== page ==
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I’m Still Mad at This ‘Barry’ Character, But Happy They’re Getting a Second Chance in Season 4

Sally stands in a parking lot at night in Barry.

The trailer for Barry season 4 has dropped! Premiering on April 16, Barry season 4 will pick up after Barry (Bill Hader)’s arrest at the end of season 3.

The trailer obviously focuses on Barry himself, as he finds out that Fuches (Stephen Root) is a fellow inmate, and mourns the life he lost as an aspiring actor. There’s one quick shot that piqued my interest, though: Sally (Sarah Goldberg) stepping onto a film set.

Sally’s season 3 downfall

In season 3, Sally has one of the most spectacular self-destruction arcs in the series—which is impressive, considering that the main character is a volatile, traumatized hit man.

In season 3, Sally’s dreams seem to come true. She’s handed complete creative control over her own TV series, Joplin. She gets to bask in the attention of the media at her red carpet premiere. To top it off, Joplin gets a jaw-dropping 97% on Rotten Tomatoes. Sally accomplishes what almost no aspiring actors do: she makes it.

Then it all comes crashing down the day after the premiere, when an algorithm decides no one is going to watch the show, and it gets canceled. The streaming platform even hides the existing episodes so that no one can find them. It’s a heartbreaking moment, made all the more frustrating because the satire isn’t far off from reality.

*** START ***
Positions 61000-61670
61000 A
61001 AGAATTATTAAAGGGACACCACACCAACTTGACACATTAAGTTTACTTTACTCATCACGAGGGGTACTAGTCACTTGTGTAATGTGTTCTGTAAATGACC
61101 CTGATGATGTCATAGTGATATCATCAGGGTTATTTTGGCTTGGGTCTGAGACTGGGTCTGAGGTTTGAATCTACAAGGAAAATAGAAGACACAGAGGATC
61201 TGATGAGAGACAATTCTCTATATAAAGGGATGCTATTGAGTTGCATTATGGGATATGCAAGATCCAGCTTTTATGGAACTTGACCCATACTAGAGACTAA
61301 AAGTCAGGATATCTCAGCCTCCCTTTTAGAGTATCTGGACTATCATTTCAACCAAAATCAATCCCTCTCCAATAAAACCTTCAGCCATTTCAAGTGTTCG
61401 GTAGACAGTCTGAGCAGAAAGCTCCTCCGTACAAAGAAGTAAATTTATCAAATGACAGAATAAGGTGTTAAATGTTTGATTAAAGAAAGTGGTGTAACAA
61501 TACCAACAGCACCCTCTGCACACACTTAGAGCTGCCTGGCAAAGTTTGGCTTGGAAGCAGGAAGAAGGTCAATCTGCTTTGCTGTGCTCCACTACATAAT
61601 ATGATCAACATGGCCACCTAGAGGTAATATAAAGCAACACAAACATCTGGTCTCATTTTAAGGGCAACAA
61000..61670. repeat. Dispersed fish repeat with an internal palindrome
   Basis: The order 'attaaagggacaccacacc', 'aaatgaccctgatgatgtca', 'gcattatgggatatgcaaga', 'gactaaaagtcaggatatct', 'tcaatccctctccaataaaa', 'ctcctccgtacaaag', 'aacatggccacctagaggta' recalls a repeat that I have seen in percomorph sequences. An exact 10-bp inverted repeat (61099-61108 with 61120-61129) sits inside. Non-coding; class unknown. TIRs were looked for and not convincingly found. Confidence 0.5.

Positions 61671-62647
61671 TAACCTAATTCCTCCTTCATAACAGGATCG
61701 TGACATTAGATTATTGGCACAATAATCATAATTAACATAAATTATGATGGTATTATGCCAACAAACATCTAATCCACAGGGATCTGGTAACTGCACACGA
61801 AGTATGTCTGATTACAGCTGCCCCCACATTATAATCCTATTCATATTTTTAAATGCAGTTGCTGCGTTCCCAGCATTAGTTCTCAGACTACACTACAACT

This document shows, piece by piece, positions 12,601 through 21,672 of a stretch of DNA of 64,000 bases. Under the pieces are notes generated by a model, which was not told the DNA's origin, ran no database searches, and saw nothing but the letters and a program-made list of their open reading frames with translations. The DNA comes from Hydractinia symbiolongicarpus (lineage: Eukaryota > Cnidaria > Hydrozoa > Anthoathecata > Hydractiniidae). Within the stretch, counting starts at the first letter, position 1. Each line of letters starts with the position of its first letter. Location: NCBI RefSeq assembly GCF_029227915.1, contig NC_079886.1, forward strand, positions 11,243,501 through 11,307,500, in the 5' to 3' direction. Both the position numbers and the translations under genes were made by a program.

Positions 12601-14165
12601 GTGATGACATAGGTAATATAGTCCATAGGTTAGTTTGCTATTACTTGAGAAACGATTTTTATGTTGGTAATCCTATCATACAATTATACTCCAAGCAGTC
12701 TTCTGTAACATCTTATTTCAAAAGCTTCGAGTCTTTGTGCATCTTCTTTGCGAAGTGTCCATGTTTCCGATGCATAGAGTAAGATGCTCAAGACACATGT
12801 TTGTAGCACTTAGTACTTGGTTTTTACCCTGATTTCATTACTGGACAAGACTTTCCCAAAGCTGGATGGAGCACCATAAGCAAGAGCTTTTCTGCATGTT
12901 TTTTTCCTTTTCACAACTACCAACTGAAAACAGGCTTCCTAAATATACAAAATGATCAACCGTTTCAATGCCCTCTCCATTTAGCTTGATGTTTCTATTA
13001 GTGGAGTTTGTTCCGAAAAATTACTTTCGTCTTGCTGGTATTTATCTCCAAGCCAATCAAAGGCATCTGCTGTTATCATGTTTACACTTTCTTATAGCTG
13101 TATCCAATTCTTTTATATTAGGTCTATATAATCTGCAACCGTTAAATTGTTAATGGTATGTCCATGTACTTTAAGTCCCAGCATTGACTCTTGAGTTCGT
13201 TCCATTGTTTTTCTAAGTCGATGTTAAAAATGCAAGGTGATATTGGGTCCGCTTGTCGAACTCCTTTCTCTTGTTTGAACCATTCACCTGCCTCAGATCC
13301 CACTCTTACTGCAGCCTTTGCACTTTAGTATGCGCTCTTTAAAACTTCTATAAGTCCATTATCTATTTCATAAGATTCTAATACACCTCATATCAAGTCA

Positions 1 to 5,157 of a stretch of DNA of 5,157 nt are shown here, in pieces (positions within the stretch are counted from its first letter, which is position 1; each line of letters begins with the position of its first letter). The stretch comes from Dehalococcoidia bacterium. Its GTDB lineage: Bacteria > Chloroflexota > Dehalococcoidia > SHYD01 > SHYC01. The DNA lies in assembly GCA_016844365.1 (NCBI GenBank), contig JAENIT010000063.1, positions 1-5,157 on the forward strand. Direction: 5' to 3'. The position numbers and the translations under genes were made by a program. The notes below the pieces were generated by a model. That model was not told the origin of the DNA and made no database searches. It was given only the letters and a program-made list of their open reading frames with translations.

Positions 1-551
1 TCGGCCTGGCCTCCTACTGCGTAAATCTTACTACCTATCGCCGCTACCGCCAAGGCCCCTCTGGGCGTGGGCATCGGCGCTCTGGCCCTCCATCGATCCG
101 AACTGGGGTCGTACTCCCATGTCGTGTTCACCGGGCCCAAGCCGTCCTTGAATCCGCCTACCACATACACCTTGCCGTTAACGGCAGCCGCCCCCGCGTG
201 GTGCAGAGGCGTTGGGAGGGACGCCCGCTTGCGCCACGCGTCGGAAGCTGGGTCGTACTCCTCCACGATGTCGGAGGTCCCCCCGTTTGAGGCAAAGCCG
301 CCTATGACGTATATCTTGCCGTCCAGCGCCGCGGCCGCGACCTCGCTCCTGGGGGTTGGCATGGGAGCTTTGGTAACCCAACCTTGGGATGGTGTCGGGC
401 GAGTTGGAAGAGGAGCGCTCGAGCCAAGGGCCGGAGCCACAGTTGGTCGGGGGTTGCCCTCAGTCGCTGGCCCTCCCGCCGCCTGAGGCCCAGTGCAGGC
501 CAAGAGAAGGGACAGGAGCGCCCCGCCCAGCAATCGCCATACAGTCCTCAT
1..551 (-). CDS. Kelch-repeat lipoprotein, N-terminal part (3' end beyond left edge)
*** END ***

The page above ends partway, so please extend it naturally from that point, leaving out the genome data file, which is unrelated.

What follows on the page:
Things only get worse from there. While working as a writer on another show, Sally finds out that her classmate-turned-assistant Natalie (D’arcy Carden) now has her own series. Sally corners Natalie in an elevator, screaming at her and calling her an “entitled cunt.” Natalie films the encounter and posts it online, leading Sally to double down in a public non-apology that prompts her agent to drop her as a client. Sally, defeated, ends up going home to Joplin, MI. What Sally does to Natalie is awful, and it’s made all the worse because Natalie has spent the entire season quietly enduring Sally’s steadily inflating ego.

It’s a tragic story arc, made all the sadder because it shows how much Sally has internalized the abuse she’s suffered at the hands of others. She engages in the exact kind of behavior that she escaped in real life and criticized on her show. At the end, she doesn’t even seem to understand what she did wrong. The series may focus on Barry’s inner darkness, but Sally has a formidable dark side of her own.

Season 3 leads us to believe that Sally will fade into obscurity, her acting career just a blip. Now, though, it seems like she’ll get a second chance—and despite how frustrated I am with her character, I’m excited to see where her story is going. It’s a testament to how well Barry is written that no matter how badly its characters behave, you still root for them.

Now, here’s hoping that Sally can find the humility to actually apologize to Natalie, and turn her keen critical eye on herself.

(featured image: HBO Max)

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Julia Glassman (she/they) holds an MFA from the Iowa Writers' Workshop and covers film, television, and books for The Mary Sue. When she's not making yarn on her spinning wheel, she consumes massive amounts of Marvel media, folk horror, science fiction, fantasy, and nature writing. You can check out more of her writing at, or find her on Twitter at @juliaglassman.